By now, you might have heard that The Real Housewives of New York alum Dorinda Medley is renting out her 11,000 square foot Berkshires estate, Blue Stone Manor, for up to eight lucky guests on Aug. 23 and again on Aug. 25. Promoting the two-night stay on Airbnb (NYSE:ABNB), it got me wondering if this was a better buy than ABNB stock.
The global provider of short-term stays went public in December 2020 at $68 a share, above the $56-$60 pre-IPO marketing range set by the company’s underwriters.
ABNB stock gained almost 113% on its first day of trading.
Since then, it’s basically flatlined. So if you bought in the IPO, you’ve probably sold by now. If you didn’t, you probably feel as though you’ve missed an opportunity. Not so fast.
Investors just received the company’s Q2 2021 earnings results. It beat on revenues and bookings. In the third quarter, it expects record revenue. However, it did warn about the Delta variant wreaking potential havoc with its business in the fall.
Rather than put in my two cents on how it did during the quarter, I will instead consider Airbnb’s current price (about $142) and its market capitalization of $90 billion.
Remember, when ABNB went public last December, it was valued at $40.6 billion [597.45 million shares multiplied by $68]. The pro forma cash, cash equivalents and marketable securities were $6.28 billion with $2.0 billion in total debt for an enterprise value (EV) of $36.3 billion.
Fast forward to today. It has a market cap of $90 billion, cash of $6.57 billion and total debt of $2.46 billion. That gives us an EV of $85.89 billion, a 137% increase in its EV in eight months.
Of course, at its mid-February all-time high of $219.94, it would have had an EV of approximately $131.69 billion, 46% higher than it is today and 263% higher than in December 2020.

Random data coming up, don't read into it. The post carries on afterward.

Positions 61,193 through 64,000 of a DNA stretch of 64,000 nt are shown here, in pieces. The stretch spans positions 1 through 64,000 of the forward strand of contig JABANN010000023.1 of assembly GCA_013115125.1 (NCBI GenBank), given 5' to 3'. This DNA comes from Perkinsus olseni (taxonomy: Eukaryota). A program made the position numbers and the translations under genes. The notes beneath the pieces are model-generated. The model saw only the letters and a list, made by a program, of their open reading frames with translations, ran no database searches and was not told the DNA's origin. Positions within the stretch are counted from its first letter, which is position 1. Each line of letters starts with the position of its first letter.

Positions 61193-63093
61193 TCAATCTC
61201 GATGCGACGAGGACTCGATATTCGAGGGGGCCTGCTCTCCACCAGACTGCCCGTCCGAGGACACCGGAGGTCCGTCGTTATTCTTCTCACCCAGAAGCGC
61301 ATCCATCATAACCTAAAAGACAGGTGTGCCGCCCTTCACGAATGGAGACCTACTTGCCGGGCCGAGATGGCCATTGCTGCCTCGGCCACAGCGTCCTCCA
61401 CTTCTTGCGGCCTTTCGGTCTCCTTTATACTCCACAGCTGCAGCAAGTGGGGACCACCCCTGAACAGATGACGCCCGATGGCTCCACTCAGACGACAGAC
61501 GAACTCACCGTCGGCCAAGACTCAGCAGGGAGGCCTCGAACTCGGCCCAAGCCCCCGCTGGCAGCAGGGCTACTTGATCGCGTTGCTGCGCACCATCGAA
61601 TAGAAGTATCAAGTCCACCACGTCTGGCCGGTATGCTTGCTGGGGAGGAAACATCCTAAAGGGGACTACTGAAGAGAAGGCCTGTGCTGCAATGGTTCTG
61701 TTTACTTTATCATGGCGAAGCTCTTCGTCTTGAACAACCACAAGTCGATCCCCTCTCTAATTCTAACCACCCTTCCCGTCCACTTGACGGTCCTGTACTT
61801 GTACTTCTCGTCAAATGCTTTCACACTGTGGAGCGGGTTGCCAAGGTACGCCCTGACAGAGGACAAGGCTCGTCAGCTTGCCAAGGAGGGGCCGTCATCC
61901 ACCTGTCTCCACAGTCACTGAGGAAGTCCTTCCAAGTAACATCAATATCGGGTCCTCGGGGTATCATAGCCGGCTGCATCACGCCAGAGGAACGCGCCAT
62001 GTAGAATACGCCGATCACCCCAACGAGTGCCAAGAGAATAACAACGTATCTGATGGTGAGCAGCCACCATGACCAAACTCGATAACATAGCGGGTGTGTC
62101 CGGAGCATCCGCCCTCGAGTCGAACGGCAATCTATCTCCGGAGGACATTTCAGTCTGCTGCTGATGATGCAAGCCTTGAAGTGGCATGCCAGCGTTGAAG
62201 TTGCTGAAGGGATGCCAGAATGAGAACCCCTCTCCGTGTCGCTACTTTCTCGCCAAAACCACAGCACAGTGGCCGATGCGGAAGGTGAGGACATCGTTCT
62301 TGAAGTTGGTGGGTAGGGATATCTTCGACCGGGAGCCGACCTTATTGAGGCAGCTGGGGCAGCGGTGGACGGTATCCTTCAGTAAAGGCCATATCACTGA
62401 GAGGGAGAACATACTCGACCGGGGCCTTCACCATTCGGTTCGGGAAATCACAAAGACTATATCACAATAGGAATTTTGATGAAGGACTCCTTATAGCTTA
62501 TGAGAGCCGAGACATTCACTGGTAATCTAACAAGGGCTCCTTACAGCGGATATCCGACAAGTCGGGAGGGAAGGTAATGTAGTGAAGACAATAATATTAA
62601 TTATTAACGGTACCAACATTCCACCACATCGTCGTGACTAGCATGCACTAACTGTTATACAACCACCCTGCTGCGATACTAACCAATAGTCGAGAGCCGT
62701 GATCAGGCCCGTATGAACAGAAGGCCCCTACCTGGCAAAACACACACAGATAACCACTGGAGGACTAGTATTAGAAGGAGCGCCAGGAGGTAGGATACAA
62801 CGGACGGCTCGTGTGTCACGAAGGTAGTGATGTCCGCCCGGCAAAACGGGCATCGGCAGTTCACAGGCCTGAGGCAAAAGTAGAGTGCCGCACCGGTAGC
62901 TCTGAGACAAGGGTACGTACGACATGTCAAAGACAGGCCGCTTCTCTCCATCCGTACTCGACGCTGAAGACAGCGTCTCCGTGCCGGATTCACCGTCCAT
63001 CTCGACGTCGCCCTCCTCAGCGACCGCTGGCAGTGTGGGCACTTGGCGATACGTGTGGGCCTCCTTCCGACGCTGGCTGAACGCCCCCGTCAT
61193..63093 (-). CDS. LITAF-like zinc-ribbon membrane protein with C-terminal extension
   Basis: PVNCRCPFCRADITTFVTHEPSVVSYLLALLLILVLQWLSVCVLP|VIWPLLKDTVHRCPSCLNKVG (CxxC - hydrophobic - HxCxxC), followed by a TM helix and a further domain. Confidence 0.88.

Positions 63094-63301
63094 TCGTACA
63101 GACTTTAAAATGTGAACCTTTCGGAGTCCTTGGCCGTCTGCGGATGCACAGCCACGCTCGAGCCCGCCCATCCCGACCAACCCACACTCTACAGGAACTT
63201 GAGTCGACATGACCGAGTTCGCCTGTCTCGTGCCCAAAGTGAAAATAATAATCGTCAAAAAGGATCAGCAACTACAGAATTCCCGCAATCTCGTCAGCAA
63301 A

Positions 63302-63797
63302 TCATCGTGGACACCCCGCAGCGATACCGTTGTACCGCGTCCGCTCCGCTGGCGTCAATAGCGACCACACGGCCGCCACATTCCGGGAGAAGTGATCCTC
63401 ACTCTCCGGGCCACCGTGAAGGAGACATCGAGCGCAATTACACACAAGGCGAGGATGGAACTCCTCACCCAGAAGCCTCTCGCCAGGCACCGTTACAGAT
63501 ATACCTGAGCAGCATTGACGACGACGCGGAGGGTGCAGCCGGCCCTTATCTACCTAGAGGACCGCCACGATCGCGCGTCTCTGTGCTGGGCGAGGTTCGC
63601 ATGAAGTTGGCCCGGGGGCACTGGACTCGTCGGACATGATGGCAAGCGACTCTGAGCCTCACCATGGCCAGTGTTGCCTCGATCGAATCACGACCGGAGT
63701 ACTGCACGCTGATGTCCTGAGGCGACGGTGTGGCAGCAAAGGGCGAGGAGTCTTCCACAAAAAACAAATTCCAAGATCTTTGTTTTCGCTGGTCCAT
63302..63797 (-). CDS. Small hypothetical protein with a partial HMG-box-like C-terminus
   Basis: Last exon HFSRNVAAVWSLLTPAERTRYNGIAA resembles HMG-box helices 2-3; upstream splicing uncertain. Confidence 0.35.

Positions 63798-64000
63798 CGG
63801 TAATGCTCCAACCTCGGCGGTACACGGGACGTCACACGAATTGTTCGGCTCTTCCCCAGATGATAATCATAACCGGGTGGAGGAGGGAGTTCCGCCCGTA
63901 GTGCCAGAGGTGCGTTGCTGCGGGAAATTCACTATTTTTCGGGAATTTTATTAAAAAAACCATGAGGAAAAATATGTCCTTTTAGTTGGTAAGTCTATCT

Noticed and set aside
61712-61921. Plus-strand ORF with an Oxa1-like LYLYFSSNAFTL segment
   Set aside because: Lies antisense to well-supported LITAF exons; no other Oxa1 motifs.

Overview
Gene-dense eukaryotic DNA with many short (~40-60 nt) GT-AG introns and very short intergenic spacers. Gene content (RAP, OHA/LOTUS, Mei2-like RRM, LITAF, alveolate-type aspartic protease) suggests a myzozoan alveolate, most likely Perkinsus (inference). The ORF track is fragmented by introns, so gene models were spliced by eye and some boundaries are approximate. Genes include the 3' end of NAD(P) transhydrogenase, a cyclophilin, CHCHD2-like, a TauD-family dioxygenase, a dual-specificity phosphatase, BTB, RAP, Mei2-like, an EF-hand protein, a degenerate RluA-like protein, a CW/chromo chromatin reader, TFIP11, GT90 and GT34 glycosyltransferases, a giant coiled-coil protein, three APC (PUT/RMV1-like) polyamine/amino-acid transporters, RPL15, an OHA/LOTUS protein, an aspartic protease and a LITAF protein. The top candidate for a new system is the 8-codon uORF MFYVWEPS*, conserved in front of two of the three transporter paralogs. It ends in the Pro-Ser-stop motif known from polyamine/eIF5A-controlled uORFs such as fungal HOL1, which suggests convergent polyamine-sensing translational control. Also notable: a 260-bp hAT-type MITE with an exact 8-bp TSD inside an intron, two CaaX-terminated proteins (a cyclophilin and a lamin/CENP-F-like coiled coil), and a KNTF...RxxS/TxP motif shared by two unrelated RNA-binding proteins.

So, to say that ABNB stock has room to grow is an understatement.
However, of the 34 analysts who cover its stock, only 16 rates it a buy, two see it as overweight, 14 have it as a hold, and two consider it a sell. The average target price for ABNB stock is $173.68, or 16% upside over the next year.
The Key Metrics Over Time
Let’s forget 2020. The year was a write-off for anyone in the hospitality industry. Of course, you might be able to argue that 2021 also isn’t going to be all that great. But, eventually, people are going to come out of their bubbles and see the world.
And when they do, Airbnb will be ready.
In Q2 2021, it had 83.1 million nights and experiences booked, 197% higher than Q2 2020 and 1% less than Q2 2019. GrossBooking Value (GBV), the second important metric, was $13.4 billion, 301% higher than Q2 2020 and 37% higher than Q2 2019.
So, the GBV per night and experience booked in Q2 2021 was $161.25, 35% higher than Q2 2019 ($119,08). Since Q2 2019, the best quarter for nights and experiences booked was 85.9 million in Q3 2019.
For a second, let’s imagine that all four quarters in 2022 match that number; we’re talking about 343.6 million for the entire 12 months, 5.1% higher than the 326.9 million for all of 2019.
In 2019, the GBV per night for the entire year was $116.13. In 2022, at 343.6 million nights and experiences booked and a GBV per night of $159.82, we get a GBV of $54.9 billion.
I don’t care what happens in the third quarter of 2021; I’m concerned about what happens in Q1 2022 and onward. From here to there, I’m sure it’s going to stumble and bumble its way through earnings.
The Bottom Line on ABNB Stock
At the end of June, I thought ABNB was a long-term buy at $150. For those who bought some in mid-July when it dropped into the low $130s, good on you. If it happens again, which it very well could given the Delta variant, I’d back up the truck and buy a bunch.
As for the $100 per person opportunity to live the life of luxury in the Berkshires — albeit for one night only — I’m not sure you’re going to be able to find a better deal in that area at this time of year, Covid or no Covid.
Good luck on both fronts.
On the date of publication, Will Ashworth did not have (either directly or indirectly) any positions in the securities mentioned in this article. The opinions expressed in this article are those of the writer, subject to the InvestorPlace.com Publishing Guidelines.
Will Ashworth has written about investments full-time since 2008. Publications where he’s appeared include InvestorPlace, The Motley Fool Canada, Investopedia, Kiplinger, and several others in both the U.S. and Canada. He particularly enjoys creating model portfolios that stand the test of time. He lives in Halifax, Nova Scotia. At the time of this writing Will Ashworth did not hold a position in any of the aforementioned securities.